WHAT ABOUT OUR DEBT LEVELS?
Amidst increasing media and water-cooler chatter of potential drops in real estate values of X%–Y%, let’s take a moment and review the systemic risk via mortgage debt numbers.
The first, and largest, piece of the puzzle is understanding that ~50% of the privately owned properties in Canada, and BC, and Metro Vancouver are in fact clear title. Not having any debt against them significantly reduces the potential economic impact of declining values, should values ever actually decline significantly.
What about the other 50%?
Has mortgage debt increased? Of course it has. Ever since the word mortgage was first uttered, balances have increased annually, partly for the same reasons ice cream cones are no longer a nickel (inflation), and partly due to decreased interest rates (but not entirely due to low rates, as previously discussed). However, the primary driver of the increase in mortgages (and in property values) has been an increasing population (demand) and a property supply that has not kept pace, followed closely by… increased household income.
Now, before anyone starts citing ‘average household income’ numbers, let’s pause and think about average homeowner’s household income. Today, a far greater percentage of homeowner households are dual income than ever before, a key factor in our increased purchasing power. Consider how far pay equity between sexes has come—not far enough, yet still a long way over the past 40 years. For instance, the traditional income of a full-time qualified nurse or schoolteacher now exceeds $85,000.00 per yr. This is a strong income on its own, and as a second income in a household it is a game changer.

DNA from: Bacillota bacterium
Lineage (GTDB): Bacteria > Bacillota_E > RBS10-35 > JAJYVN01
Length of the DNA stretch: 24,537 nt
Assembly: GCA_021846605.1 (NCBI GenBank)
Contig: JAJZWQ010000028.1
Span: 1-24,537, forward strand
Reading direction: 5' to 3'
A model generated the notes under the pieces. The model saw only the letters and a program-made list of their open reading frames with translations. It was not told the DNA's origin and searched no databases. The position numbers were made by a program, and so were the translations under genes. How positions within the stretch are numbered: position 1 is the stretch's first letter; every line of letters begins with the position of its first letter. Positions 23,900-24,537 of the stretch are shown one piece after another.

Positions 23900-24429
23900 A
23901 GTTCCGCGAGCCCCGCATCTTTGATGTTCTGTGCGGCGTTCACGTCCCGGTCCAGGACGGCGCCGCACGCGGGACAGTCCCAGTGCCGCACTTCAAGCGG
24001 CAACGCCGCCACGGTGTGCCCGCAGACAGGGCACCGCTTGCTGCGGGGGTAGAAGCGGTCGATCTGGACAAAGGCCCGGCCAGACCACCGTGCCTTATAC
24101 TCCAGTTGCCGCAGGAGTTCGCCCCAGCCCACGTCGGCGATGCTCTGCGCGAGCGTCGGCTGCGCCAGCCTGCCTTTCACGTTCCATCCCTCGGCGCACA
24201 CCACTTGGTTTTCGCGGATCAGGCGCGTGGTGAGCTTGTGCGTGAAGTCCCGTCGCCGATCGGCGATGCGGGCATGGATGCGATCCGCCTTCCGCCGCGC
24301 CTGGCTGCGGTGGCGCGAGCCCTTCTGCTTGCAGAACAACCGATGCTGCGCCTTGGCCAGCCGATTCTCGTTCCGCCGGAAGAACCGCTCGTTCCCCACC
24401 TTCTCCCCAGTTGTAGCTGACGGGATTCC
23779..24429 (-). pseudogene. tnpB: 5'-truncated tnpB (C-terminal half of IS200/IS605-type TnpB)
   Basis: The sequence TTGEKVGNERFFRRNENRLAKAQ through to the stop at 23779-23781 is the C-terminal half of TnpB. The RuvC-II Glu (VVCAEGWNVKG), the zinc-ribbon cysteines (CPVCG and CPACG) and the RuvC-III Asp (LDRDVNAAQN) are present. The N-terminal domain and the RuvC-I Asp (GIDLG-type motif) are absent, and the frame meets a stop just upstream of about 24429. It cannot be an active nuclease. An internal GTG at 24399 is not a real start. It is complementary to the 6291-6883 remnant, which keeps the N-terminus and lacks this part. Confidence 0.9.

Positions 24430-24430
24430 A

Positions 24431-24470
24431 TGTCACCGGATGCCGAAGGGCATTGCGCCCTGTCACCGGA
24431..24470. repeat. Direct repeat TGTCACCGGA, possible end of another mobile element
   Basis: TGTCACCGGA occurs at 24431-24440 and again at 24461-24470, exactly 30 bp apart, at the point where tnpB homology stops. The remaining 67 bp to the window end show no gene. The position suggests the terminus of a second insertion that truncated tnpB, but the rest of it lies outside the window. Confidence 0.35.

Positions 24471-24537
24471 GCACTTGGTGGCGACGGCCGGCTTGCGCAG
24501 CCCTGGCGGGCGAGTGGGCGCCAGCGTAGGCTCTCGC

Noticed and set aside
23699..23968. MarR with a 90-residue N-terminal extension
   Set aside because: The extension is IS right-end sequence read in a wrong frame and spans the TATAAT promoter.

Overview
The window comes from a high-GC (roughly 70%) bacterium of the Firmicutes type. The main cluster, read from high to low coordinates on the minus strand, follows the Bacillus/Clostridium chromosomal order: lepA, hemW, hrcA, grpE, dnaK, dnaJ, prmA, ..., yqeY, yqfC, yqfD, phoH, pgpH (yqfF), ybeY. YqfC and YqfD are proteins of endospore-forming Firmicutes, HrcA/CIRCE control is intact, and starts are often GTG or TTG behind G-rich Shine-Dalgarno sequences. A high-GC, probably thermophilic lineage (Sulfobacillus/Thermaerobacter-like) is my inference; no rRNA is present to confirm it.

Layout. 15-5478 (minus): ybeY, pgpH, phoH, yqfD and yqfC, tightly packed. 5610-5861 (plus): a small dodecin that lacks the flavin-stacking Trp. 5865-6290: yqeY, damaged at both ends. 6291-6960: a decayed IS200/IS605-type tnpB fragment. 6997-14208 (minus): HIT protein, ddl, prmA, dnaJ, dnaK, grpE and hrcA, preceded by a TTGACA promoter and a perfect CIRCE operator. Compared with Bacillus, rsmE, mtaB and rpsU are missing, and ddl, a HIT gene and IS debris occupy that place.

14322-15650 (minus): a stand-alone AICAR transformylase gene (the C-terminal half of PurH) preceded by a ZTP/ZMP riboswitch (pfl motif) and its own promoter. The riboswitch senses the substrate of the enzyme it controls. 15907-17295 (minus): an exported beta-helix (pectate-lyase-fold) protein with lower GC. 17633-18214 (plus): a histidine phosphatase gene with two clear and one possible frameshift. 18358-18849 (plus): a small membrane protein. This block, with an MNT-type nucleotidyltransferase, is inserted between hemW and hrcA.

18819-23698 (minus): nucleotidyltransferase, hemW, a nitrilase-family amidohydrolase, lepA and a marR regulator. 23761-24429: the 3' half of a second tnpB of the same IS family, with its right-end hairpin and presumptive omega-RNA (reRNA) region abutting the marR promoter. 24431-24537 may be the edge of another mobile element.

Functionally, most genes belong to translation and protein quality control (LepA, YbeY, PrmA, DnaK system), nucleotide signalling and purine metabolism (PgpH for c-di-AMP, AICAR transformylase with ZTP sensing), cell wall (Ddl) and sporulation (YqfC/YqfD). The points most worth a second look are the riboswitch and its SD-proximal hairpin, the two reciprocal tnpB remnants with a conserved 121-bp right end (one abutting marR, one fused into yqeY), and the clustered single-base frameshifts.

So for those who would have us all believe that us wild and crazy Canadians are packing on massive debt loads to accommodate skyrocketing home prices, what do the actual numbers say?
|Year||Mortgage Balance||Average CDN Home Price||***LTV|
***LTV = LOAN TO VALUE – THE PERCENTAGE OF THE VALUE OF THE HOME THAT IS DEBT.
Hmmm, yes we have borrowed more money, many of us locking in that increased debt at record-low interest rates, with a record pace of mortgage balance pay down too. But as a percentage of the overall price of the home, we actually owe less than we did six years ago.
We have gone from ~36% equity in our homes to ~41% equity in our homes.
That equity is the cushion that softens the blow of any decline in value.
The numbers paint the picture of a pretty stable bunch of borrowers, a group that know their limit and live within it.
We are fiscally conservative.
We are Canadian.